[11]  Nigeria Demographic Health Survey, 2013. DHS surveys. [electronic resource]. Calverton, MD: Macro InternationalInc. http://www.measuredhs.com/aboutsurveys/dhs/ start.cfm.
 
[12]  Fuchs, R., Pamuk, E., and Lutz, W. (2010). Education or wealth: which matters more for reducing child mortality in developing countries? Vienna Yearbook of Population Research 8: 175-199.
 
[13]  Adetoro GW and Amoo EO (2014). A Statistical Analysis of Child Mortality: Evidence from Nigeria. J. of Demography and Social Statistics, Vol 1. Pg 1-11.
 
[14]  Chowdhury QH, Rafiqul IR, Hossain K. (2010). Socioeconomic determinants of neonatal, postneonatal, infant and child mortality. International Journal of Sociology and Anthropol, 2: 118-125.
 
[15]  Iyun B.F (2000). Environmental factors, situation of women and child mortality in SouthWestern Nigeria. Soc. Sci. Med., 51: 1473 -89.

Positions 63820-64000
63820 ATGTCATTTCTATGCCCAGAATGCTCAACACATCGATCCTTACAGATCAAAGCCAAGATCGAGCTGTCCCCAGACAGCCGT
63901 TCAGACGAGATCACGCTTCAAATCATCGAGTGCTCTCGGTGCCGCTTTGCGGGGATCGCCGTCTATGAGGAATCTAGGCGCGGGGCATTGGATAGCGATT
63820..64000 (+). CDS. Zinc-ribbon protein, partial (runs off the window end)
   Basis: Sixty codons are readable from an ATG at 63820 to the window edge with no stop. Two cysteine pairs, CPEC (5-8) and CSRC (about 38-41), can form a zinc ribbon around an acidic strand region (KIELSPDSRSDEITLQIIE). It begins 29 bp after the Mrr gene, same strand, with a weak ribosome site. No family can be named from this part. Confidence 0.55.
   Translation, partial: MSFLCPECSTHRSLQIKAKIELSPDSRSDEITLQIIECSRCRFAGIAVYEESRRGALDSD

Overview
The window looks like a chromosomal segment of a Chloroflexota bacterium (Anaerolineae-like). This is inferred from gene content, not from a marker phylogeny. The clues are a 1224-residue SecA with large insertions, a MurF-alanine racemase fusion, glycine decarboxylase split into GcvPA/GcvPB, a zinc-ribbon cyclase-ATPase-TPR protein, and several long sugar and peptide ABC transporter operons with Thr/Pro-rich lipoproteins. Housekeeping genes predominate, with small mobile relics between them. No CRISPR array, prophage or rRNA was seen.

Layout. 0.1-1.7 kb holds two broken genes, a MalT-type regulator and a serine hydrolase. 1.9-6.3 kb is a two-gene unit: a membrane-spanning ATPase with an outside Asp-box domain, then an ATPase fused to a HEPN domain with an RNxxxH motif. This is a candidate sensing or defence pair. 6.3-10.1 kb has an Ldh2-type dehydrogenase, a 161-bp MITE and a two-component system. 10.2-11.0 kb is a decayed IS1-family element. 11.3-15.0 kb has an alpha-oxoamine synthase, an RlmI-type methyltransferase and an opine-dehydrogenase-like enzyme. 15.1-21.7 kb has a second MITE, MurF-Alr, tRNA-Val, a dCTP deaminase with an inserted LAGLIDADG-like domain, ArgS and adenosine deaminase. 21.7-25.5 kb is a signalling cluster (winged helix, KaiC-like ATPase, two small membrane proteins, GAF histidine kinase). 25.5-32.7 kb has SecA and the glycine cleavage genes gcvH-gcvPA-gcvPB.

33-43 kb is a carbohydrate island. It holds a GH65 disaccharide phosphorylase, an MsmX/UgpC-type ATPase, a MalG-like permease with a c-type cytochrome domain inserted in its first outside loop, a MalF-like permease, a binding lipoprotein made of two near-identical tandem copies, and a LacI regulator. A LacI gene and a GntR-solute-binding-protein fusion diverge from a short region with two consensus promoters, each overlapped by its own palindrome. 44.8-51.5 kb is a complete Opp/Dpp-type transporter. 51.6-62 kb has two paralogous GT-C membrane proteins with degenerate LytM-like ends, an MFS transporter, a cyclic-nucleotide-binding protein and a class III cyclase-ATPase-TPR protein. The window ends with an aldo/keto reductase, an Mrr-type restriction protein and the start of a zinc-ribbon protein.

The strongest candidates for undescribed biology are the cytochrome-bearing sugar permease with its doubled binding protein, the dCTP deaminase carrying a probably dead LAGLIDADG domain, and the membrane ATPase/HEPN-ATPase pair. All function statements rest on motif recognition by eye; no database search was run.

[16]  Osonwa, O.K., Iyam, M.A., & Osonwa, R.H., (2012). Under-Five Mortality in Nigeria: Perception and Attitudes of the IKWERRES in Rivers State towards the Existence of “OGBA – NJE”. Journal of Sociological Research, Vol. 3, No. 2,
 
[17]  Caldwell, J. C. (2009). Education as a Factor in Mortality Decline: An Examination of Nigerian Data. Population Studies, Vol. 33, No. 3, Pg 395-414.
 
[18]  Park, K. 2009. Preventive and Social Medicine, 20th ed. M/s Banarsidas Bhanot Publisher, India. Pg 489-491
 
[19]  United Nations Children’s Fund (2010). Levels and Trends in Child Mortality - Report 2010. Estimates Developed by the United Nations Inter-agency Group for Child Mortality Estimation. United Nations Children’s Fund. 2010.
 
[20]  Mondal NI, Hossain K, Korban A. (2009). Factors Influencing Infant and Child Mortality: A Case Study of Rajshahi District, Bangladesh. Journal of Human Ecology; 26: 31-39.
 
[21]  Jacoby H, Wang L. (2003). Environmental Determinants of Child Mortality in Rural China: A Competing Risks Approach. Washington DC: World Bank.
 
[22]  Younger, P.L (2007). Groundwater in the environment: an introduction Blackwell: London, Groundwater in the environment: an introduction, pg 390.
 
[23]  Uddin J, Hossain Z, Ullah MO (2009). Child Mortality in a Developing Country: A Statistical Analysis, Journal of Applied Quantitative Methods; 4: 270-283.